Our time and how we spend it is a popular topic these days. For reasons that aren’t clear, Self Magazine has started turning up in my mailbox. I have limited patience for “women’s” magazine, especially ones with names like “Self.” Flipping through it, though, I was drawn to a series of articles about “busyness” and the stress it engenders.
It’s not a new concern. The subject of how we spend our lives and the quality of our days were on the Seneca’s mind two thousand years ago. A Stoic philosopher, Seneca was (in my opinion) something of a scold, but what he wrote in On The Shortness of Life is applicable today.
Just for fun, here’s a comparison of Seneca’s writings (or rantings) and advice for today’s women (and, I would add, men):
Seneca: How much have your lost through groundless sorrow, foolish joy, greedy desire, the seductions of society; how little of your own was left to you
Self: “[Busyness] has become a way we show our status, even as it keeps us from being our most creative, lacking the downtime that neuroscience shows is necessary to produce the aha! moment of insight.”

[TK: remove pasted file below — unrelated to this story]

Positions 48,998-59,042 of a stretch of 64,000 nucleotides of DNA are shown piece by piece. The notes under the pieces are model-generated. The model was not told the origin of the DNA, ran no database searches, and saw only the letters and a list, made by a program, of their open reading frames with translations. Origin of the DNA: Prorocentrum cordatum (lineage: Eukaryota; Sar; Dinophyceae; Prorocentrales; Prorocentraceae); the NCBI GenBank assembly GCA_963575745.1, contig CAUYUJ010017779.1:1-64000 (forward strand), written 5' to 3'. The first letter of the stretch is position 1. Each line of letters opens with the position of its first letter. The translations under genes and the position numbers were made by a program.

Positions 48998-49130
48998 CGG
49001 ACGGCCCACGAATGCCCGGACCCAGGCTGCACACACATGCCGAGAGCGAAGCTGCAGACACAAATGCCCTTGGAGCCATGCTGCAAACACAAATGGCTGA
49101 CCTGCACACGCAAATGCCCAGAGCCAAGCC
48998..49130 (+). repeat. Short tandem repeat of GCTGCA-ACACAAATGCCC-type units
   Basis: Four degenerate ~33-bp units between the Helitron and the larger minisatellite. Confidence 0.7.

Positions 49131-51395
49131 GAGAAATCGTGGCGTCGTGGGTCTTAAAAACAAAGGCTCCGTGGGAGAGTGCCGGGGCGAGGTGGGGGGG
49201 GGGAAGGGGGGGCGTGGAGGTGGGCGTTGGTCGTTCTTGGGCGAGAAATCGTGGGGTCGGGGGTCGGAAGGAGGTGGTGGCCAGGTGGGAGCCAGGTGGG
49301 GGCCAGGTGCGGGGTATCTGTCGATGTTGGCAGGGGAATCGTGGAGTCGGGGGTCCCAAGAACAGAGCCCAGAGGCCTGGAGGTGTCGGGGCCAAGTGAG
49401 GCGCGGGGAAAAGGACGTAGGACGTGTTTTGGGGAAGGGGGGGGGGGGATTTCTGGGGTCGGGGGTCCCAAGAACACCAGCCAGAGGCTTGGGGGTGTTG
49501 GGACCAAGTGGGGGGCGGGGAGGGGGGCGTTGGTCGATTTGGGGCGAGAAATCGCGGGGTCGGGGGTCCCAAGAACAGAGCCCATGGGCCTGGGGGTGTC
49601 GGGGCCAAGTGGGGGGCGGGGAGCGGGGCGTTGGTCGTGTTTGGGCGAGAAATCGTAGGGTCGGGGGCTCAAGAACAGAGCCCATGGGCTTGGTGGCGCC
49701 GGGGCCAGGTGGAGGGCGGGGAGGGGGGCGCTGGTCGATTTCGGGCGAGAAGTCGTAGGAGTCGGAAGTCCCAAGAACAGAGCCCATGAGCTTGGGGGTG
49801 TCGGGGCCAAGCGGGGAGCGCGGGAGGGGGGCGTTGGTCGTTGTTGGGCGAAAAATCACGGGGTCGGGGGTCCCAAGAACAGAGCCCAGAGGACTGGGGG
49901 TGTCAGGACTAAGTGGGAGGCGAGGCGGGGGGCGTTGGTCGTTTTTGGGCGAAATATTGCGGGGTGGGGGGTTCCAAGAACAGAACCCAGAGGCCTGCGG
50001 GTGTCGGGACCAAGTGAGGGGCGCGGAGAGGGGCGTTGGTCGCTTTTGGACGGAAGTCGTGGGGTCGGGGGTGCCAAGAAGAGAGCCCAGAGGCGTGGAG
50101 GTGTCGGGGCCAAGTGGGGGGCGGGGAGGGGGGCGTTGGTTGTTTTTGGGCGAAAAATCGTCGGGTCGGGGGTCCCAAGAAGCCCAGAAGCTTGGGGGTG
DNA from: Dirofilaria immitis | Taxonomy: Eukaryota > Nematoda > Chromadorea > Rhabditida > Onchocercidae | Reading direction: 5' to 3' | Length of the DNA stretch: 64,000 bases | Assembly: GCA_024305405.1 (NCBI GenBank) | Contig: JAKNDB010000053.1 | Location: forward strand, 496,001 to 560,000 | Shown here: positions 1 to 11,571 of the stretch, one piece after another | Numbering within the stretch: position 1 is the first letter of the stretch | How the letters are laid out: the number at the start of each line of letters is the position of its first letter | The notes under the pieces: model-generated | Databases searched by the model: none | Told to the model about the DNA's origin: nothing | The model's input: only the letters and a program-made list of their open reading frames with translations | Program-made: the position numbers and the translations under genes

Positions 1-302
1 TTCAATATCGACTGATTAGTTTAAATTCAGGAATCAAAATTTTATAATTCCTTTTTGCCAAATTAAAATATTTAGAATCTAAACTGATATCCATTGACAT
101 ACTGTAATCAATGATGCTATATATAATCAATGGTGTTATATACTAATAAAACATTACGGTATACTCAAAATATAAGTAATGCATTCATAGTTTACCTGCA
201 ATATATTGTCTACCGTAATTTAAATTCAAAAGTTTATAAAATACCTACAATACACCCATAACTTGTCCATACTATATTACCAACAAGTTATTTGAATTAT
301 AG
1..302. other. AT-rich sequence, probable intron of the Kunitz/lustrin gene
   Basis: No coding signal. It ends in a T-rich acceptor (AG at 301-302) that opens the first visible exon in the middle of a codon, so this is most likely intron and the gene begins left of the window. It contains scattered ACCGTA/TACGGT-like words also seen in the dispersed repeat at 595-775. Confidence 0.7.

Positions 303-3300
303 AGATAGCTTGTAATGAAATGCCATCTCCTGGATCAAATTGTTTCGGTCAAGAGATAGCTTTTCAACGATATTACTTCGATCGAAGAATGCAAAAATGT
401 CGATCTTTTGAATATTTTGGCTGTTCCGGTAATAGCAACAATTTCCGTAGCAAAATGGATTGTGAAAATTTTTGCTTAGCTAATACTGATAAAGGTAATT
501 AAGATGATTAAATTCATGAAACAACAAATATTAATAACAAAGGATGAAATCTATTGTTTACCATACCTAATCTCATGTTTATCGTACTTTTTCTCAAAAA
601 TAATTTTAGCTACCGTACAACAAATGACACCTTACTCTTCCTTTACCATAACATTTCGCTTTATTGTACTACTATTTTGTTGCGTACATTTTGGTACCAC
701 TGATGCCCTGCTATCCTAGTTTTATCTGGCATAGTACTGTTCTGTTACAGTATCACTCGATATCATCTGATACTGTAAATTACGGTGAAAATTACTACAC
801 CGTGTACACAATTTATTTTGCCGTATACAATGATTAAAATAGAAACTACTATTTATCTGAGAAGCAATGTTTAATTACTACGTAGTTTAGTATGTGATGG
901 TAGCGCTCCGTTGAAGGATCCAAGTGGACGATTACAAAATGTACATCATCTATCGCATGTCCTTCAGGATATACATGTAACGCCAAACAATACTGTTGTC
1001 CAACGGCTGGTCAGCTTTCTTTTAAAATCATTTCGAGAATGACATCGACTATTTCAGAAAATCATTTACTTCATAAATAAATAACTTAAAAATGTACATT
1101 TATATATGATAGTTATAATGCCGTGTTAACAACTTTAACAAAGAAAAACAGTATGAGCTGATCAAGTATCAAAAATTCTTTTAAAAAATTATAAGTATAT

Seneca: Quotes an unnamed poet: ‘“It is a small part of life we really live.” Indeed all the rest is not life but merely time.’
Self: Quotes Annie Dillard: “How we spend our days is, of course, how we spend our lives.”
We can choose to rush through our days, not taking the time to spend time on the people and things we value, or we can, as Seneca writes,” squander [our time] as if we had a full and overflowing supply.
Self gets the last word—a valuable bit of advice: Choose to do one thing today, not ten. And embrace the rest [of the day] in all its ordinary and glorious imperfection.
Photo courtesy of Diet-Rite and Photobucket